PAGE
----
And of course there is an option to start with the mechanics and allow them to be the basis of the game. I like this approach, because… you know…  games… gameplay=). Luckily I have something in mind.

Not that long ago (not until the day of this writing, actually) I was working on a clone of famous Transformice. I was bothered by the lack of mechanics it had (the clone), and having just read an awesome article “Designing An Awesome Video Game” by James Marsden (which is now my Bible), I decided to come up with a “toy”. It seemed to me that double jumps would fit nicely into a game about well… jumping and would complement existing set of mechanics and add to the gameplay, but my bosses did not agree. That happened on the 9th of July.

Still, I could not stop thinking about a game, built around this mechanic. My thoughts were approximately as follows:

  • Double jumps are fun!
  • But still, on their own they do not seem to have lots of variety…
  • What if avatar has 2 types of jumps? First one is easy to perform, but not very strong. Second is harder to perform, but is stronger. And players are free to chain them as they like. This should give some variety.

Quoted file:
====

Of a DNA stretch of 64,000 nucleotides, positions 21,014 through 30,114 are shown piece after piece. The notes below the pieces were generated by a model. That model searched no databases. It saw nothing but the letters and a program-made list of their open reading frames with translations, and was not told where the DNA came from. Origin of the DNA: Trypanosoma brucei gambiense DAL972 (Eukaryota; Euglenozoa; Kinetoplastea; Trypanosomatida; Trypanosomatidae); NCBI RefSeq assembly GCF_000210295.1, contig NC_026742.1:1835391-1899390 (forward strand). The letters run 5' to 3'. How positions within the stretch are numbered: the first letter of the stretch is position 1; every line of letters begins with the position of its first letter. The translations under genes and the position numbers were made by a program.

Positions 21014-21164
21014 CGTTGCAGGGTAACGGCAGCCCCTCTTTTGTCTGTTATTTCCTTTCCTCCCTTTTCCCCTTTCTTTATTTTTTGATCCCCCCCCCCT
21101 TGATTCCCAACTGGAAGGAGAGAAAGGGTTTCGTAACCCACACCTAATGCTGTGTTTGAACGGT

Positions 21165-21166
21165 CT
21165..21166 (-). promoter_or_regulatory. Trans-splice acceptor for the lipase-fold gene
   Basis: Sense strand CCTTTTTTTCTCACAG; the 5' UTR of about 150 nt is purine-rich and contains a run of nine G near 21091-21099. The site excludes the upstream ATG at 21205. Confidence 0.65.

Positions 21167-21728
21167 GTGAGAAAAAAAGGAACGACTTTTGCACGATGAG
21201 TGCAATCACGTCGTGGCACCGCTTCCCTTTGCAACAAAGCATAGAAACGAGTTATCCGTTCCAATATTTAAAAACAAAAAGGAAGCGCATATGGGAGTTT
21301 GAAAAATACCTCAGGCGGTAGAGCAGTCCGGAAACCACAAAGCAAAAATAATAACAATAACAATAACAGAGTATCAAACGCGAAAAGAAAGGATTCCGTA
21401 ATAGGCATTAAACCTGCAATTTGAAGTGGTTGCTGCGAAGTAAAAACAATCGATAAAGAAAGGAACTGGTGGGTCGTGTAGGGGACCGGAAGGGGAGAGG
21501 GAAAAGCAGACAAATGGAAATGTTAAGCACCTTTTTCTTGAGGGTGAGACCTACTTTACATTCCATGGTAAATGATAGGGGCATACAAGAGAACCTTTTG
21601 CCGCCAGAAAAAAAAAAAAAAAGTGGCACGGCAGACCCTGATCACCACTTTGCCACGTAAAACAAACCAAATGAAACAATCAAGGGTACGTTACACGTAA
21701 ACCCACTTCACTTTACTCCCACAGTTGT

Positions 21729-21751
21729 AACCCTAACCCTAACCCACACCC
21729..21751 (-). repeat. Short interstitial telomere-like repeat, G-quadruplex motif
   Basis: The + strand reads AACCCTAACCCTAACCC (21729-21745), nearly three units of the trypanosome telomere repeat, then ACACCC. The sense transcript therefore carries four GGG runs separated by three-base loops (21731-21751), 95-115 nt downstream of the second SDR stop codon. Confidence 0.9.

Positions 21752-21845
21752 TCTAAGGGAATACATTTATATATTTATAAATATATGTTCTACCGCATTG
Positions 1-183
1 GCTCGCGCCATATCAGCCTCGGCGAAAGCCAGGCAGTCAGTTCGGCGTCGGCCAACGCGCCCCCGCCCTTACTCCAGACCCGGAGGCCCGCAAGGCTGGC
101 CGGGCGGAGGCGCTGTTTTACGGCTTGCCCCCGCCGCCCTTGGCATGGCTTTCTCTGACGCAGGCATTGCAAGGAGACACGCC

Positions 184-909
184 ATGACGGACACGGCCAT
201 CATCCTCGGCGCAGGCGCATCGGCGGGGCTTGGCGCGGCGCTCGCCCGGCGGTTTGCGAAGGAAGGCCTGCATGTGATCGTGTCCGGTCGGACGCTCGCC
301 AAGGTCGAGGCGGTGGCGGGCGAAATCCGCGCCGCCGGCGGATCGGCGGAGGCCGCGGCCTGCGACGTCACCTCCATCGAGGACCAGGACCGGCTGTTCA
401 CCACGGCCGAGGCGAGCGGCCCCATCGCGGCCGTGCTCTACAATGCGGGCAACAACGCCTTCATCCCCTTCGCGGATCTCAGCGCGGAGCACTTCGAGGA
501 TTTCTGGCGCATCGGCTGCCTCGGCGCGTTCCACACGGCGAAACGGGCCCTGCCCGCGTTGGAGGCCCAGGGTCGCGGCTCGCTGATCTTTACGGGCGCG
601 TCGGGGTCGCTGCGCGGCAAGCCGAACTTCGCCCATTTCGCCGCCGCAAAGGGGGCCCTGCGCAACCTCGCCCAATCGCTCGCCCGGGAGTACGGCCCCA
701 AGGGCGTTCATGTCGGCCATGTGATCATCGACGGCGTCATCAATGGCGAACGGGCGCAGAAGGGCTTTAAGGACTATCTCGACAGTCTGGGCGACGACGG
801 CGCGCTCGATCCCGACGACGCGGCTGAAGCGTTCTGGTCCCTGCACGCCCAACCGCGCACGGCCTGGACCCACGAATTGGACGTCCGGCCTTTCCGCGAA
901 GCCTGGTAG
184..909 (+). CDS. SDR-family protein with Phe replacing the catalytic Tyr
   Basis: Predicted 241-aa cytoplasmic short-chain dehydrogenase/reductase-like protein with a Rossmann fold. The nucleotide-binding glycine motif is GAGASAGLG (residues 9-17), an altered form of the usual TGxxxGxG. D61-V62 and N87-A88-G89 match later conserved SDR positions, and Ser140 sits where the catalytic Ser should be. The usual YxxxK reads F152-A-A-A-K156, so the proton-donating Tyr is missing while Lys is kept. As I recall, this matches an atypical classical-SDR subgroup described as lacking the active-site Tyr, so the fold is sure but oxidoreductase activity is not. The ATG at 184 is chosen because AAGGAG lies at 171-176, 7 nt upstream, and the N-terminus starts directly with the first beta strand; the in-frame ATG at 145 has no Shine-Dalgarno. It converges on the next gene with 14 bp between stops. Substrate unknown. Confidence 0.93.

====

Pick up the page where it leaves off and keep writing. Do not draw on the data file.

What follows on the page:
• If avatars can jump off the air (aka double jump), they can jump off the walls or ceiling.
  • It seems logical, that jumping off the air is weaker, that jumping off the floor. Or wall. Or whatever.
  • And if avatars can jump off the air, players should have control over the initial vector of avatar’s movement, otherwise players will not have lots of control.
  • And if, let’s say, player presses DOWN+LEFT+JUMP in the air it totally makes sense to make some sort of a downward diagonal jump, but what should happen, if the avatar is near the wall? Or is standing on the floor?
  • What if that initial input contextually defines the “type” of the jump? As long as it makes sense to the players, it should be OK.

So here’s what I’m going to explore with this game – contextual jumps of various strength. No big surprise, it’s going to be a 2d platformer!